Emily Dickinson serves as earthling hostess for the season and our show today on March 1, for, as she says, “We like March. His shoes are purple.” Continue reading
BELLWETHERS: STUDENTS READ JAMES WRIGHT’S
“I HAVE WASTED MY LIFE”:
Good News for the Future Generations
THE POETRY SLOW DOWN with Professor Barbara Mossberg
February 22, 2015 Sunday Noon-1 pm radiomonterey.com
noun: bellwether; plural noun: bellwethers
1 the leading sheep of a flock, with a bell on its neck.
▪ an indicator or predictor of something.”
|synonyms:||harbinger, herald, indicator, predictor “a bellwether of change”|
What does James Wright mean when he ends his lyric lazy swing idling away an afternoon, “I have wasted my life?” With student eco-literati from the Clark Honors College, University of Oregon Emma Fager, Brian Amdur, Jordan Weems, Selena Blick, Verneet Brar, Kate Ballard, Virginia LaGrow, Hannah Lewman, Jake Bailey, eco critics Thom Gunn, Crunk aka Robert Bly, Bruce Henricksen, Dave Smith, poets Billy Collins and Mark Doty, and notes of Albert Einstein, William Blake, W.B. Yeats, and the words of James Wright himself (“what I actually meant”) and why and how they matter as we confer on this great mystery: how the way we read poetry is a harbinger of what is to come in our society, and through the lens of the people in whose hands our future lies, it’s good news. A good news show of the news we need, the news we heed, the news “without which men die miserably every day” (William Carlos Williams).
© Barbara Mossberg 2015
POETRY MAKES YOU SMARTER, WISER, BETTER AT BEING HUMAN, HEALTHIER, AND MORE HAPPY: SCIENCE SAYS, HISTORY SAYS. Medical research, neuroscience studies, cultural history– from these points of view, is not all poetry ecopoetry, the poetry that connects human imagination and conscience to how we relate to earth and all life it contains? From the very beginning of human consciousness, when we picked up a twig or piece of bark or rock to scrape, scratch, etch in stone or leaf or clay a message to each other, we express our love for earth and concern for it in one extricable note across time and culture. Continue reading
I and you have been thinking of a poetry superbowl, an all star-team, Emily Dickinson, wide receiver (“the spreading wide my narrow hands to gather paradise”), QB, is it Emerson, calling the plays for The Poet? Yes, Walt, you’re the Center . . . You have been writing me suggestions at our facebook Barbara Mossberg’s Continue reading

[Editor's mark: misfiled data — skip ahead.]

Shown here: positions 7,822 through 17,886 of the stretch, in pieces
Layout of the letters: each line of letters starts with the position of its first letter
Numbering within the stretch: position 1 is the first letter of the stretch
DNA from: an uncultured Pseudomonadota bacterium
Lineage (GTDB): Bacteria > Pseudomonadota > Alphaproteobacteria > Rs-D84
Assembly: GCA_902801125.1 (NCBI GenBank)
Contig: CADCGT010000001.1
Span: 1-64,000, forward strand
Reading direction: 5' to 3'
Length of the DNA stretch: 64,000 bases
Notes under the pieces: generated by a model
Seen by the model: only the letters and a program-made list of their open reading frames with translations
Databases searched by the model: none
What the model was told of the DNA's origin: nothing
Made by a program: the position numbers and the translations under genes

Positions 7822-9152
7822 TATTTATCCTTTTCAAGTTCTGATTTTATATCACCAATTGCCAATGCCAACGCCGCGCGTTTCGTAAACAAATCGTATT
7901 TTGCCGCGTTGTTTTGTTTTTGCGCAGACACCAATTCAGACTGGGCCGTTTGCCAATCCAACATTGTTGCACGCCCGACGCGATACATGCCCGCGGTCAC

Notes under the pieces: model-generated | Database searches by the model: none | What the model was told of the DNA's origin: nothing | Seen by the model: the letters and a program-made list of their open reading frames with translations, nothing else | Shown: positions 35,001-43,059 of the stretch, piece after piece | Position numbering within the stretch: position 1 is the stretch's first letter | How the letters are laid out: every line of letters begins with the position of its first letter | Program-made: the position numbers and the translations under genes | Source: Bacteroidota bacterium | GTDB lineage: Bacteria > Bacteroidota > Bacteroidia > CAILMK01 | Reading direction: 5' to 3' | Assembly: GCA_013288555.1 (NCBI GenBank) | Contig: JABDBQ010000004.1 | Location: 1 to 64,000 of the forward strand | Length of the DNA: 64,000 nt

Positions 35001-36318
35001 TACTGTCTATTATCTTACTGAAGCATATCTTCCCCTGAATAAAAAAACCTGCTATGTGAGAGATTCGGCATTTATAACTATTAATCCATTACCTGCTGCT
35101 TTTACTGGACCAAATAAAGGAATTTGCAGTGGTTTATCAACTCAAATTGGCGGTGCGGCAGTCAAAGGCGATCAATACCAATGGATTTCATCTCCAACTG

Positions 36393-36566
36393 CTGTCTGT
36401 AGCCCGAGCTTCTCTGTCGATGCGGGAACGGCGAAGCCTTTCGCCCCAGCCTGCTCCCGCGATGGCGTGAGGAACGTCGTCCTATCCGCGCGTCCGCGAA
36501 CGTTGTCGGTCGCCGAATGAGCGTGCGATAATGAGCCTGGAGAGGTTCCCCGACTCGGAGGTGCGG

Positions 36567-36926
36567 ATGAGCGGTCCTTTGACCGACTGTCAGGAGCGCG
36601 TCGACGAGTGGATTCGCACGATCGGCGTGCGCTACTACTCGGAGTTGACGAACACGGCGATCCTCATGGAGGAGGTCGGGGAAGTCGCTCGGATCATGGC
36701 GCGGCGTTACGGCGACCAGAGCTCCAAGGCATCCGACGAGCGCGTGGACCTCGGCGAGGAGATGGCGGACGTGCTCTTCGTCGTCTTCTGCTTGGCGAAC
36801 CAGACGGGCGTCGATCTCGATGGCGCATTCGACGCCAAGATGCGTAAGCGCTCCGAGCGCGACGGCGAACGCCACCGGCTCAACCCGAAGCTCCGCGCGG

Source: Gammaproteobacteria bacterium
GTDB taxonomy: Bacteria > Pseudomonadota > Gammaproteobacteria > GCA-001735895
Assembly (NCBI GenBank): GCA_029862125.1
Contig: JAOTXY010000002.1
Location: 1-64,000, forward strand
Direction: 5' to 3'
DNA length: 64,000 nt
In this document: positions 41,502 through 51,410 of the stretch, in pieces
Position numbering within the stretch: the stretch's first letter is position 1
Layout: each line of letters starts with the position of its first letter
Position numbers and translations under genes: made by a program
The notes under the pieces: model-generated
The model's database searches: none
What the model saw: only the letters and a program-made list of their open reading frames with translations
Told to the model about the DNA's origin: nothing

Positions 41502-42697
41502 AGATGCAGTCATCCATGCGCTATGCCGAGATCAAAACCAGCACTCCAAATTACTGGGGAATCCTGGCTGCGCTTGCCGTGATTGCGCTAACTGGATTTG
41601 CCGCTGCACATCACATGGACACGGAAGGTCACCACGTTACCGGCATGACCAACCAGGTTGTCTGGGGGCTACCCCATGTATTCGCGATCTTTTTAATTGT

POETRY SLOW DOWN news
WAITING ROOM RX
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“miraculous beings come running to help” (Rumi)
Your A Team When It Matters Most
THE POETRY SLOW DOWN WITH PROFESSOR BARBARA MOSSBERG
CULTURAL HISTORY—AND MYSTERY
PRE-GAMING ROBERT BURNS DINNER, THE DYI GUIDE TO EVERYTHING YOU NEED TO KNOW AND DO FOR HAGGIS (GAG), AND WHAT IT HAS TO DO WITH THE MLK HOLIDAYAND MORE AS OUR NEW YEAR BEGINNING MORPHS INTO MID-WINTER AND POETRY IS EXPOSED LIKE SO MANY TREE TRUNKS SHORN OF LEAVES: WE SEE OUR MORAL STRUCTURE OF HUMAN SOCIETY. IN SUCH HOOPLA AS GLOBAL BIRTHDAY PARTY AND FEDERAL HOLIDAY WE EXPLORE A PHENOMENON: HOW OUTLIERS BECOME LITERAL INSIDERS—HOW THEY ARE TAKEN TO HEART, TAKEN TO MIND, AND CHANGE OUR WORLD. Through the lens of Martin Luther King, Jr., we see an odd couple as roots of civil and human rights leadership, the poets Robert Burns and Henry David Thoreau, both roosters in the barnyard, the lady’s man and no-body’s man, both poor and struggling for a place to live, a way to live, both unfashionably and eccentrically and passionately concerned equally with equality and the dignity of fellow man and species, human rights and nature, both dying young in their 30s and 40s, not living to see their words inspiring people to change the world—like Abraham Lincoln, like Martin Luther King, like John Muir, like Gandhi . . . WHEN WE CELEBRATE MLK, THE POWER OF A DREAM, WE FURL A FLAG OF THE POETRY THAT AROUSES COURAGE AND CONSCIENCE AND THE DREAM ITSELF—AND FACE MYSTERY: HOW CAN A SET OF WORDS HERE AND THERE MATTER SO MUCH? STILL? AROUND THE WORLD?
© Barbara Mossberg 2015
Produced by Sara Hughes. Podcast BarbaraMossberg.com
THE POETRY SLOW DOWN
as a New Year rolls in on sound waves of poetry:
I COULD DRINK A CASE OF YOU (AND STILL BE ON MY FEET): you, Life, are that light, that kind of light we celebrate today on our Poetry Slow Down . . . our show today “highlights” the lyric troubadours who express the meaning of love and light and dark in our lives in our greatest times of strife and struggle and trying to live up to the possibilities of life itself, Gordon Lightfoot, Paul Simon, Eva Kassady, Joni Mitchell, Grateful Dead, Turtles, Ewan MacColl (Peggy Seeger, Roberta Flack), Christina Aguilera—
- B! I’m wondering . . . Jacques Brel? Bob Dylan? Edith Piaf? And . . . yes, yes, yes . . . all to come in the coming year . . .